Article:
Daniel Roher’s knife-edge documentary captures Putin’s popular opponent as he recovers from an assassination attempt and considers returning home.
Roher’s film may be grounded in fact but it has all the hallmarks of a propulsive political thriller. It’s bookended by Alexei Navalny’s decision to return home to Russia after recovering from the FSB’s attempts to kill him with the nerve agent Novichok. The film then shifts back in time to chart his rise as the only credible political opponent to the Putin regime, the trip to Siberia that ended in his poisoning, his medical evacuation to Germany where he recovered and his extraordinary attempt to reveal the identities of his would-be killers.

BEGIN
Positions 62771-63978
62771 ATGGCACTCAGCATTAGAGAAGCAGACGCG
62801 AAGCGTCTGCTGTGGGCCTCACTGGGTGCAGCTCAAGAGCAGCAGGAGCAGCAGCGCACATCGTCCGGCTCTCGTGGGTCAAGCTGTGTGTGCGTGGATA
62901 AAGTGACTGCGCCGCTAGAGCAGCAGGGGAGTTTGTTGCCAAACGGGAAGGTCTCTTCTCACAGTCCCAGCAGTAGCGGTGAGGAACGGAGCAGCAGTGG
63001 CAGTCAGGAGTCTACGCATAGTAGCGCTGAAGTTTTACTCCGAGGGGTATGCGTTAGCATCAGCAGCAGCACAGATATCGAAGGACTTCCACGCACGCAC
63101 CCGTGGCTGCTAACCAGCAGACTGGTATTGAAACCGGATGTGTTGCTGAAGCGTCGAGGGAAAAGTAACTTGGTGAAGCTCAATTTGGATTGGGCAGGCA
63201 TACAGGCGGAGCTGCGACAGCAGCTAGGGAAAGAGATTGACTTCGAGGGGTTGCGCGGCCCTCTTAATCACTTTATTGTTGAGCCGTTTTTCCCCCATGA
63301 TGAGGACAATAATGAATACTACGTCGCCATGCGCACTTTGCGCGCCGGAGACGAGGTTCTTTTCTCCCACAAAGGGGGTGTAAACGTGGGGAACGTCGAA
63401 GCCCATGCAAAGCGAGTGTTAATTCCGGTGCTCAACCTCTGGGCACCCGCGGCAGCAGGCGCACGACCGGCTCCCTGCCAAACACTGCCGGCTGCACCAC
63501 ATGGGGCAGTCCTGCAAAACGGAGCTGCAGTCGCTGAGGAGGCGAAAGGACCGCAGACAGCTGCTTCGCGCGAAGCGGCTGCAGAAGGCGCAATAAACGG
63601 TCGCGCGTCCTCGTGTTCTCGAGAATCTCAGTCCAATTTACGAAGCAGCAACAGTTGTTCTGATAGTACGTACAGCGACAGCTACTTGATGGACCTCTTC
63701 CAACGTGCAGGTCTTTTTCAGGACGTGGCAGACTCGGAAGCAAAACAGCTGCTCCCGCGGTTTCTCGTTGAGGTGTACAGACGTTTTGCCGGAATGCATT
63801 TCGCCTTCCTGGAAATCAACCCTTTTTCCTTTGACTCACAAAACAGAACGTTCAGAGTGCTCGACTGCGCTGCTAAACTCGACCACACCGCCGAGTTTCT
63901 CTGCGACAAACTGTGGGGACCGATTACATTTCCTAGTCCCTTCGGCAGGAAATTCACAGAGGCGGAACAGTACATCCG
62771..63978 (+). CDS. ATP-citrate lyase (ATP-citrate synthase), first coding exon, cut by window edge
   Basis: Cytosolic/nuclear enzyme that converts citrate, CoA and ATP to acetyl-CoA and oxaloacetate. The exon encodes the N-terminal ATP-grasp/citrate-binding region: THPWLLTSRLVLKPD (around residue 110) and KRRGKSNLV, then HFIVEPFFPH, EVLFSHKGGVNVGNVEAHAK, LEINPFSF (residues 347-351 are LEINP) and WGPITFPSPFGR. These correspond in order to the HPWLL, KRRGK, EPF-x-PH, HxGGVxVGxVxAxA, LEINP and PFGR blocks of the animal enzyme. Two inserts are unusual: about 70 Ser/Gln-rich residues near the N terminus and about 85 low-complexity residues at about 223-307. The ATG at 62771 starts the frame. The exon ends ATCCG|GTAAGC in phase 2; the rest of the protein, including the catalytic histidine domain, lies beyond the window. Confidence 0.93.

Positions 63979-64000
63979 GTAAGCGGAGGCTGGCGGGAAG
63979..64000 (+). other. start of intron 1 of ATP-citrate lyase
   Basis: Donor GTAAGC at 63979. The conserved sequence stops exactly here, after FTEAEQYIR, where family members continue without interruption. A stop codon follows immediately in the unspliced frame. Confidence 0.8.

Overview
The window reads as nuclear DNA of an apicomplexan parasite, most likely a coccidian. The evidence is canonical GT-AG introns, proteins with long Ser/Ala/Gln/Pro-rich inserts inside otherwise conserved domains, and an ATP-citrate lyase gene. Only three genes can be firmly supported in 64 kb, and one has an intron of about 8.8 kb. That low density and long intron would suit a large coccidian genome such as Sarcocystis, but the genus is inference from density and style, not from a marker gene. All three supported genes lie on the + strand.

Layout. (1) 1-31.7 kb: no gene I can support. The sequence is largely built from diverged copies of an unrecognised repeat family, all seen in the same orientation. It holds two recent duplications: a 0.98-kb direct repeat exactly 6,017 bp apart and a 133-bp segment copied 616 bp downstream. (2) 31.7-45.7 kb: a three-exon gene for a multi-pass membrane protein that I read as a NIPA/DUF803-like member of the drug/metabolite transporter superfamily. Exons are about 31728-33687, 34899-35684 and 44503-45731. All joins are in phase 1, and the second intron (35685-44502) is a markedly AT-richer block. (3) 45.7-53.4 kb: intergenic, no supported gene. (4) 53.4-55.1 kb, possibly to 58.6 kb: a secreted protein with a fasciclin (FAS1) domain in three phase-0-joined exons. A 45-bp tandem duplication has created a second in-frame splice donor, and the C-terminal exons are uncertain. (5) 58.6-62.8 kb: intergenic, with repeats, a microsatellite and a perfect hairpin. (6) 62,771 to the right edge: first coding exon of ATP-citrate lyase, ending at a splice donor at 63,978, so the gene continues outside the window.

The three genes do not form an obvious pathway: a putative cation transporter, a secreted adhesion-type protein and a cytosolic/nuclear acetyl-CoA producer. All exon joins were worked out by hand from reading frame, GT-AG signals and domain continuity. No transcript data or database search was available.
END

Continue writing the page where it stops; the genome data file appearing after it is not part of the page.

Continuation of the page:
Roher had incredible access to Navalny during his stay in Germany. A social media-savvy activist, the Russian is an articulate presence in the film, as charming as he is driven in his desire to bring about seismic change in his homeland. It’s made clear why he poses such a threat to Putin and his allies – Navalny represents everything the present regime isn’t; he offers hope of a government that battles corruption rather than embodies it. And the film shows a man who believes his cause is greater than his life – his fight just part of a larger movement seeking change.